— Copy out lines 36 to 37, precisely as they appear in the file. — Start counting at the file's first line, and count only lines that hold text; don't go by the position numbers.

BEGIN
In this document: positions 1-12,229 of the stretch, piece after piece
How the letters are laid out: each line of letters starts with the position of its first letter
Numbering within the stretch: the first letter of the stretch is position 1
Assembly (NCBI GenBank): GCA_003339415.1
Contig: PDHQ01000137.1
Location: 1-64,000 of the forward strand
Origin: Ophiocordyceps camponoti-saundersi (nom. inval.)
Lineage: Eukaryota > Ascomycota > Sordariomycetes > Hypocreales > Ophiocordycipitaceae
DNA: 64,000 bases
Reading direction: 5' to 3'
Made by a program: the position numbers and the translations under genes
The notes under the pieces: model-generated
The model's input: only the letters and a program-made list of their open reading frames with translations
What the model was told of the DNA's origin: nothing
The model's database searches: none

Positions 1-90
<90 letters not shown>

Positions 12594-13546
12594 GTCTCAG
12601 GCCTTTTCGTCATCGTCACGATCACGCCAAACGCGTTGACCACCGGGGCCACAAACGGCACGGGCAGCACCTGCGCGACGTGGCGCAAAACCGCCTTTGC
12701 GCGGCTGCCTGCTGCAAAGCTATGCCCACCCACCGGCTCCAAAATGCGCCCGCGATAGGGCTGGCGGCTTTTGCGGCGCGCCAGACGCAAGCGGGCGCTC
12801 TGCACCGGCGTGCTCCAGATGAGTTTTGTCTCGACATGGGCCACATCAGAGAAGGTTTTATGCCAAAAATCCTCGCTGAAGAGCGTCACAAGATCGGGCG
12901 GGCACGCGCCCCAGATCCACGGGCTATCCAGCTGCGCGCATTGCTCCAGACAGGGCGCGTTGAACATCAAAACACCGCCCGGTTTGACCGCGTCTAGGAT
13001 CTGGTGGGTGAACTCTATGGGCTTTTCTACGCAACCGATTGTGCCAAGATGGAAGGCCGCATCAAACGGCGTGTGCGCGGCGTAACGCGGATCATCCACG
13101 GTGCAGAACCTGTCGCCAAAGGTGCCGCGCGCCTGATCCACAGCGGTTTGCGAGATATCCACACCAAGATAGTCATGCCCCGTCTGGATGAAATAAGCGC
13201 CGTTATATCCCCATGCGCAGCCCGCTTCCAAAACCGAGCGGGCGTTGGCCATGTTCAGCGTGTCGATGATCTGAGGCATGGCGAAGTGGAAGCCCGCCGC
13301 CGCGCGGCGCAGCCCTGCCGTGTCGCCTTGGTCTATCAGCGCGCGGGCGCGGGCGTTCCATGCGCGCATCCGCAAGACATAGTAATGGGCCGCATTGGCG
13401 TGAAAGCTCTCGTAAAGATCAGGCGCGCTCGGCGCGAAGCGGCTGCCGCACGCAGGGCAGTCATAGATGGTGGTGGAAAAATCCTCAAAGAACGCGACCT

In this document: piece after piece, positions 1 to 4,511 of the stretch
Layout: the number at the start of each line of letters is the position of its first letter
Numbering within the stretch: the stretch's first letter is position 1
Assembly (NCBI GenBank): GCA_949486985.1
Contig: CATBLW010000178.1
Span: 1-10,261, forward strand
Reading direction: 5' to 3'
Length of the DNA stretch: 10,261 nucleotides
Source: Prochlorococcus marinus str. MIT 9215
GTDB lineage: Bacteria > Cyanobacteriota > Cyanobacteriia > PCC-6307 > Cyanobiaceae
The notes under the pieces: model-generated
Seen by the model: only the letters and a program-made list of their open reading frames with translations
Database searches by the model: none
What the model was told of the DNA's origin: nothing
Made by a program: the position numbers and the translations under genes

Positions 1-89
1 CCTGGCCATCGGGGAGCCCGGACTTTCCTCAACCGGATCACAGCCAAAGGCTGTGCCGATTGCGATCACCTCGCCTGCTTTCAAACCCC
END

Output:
Length of the DNA stretch: 10,261 nucleotides
Source: Prochlorococcus marinus str. MIT 9215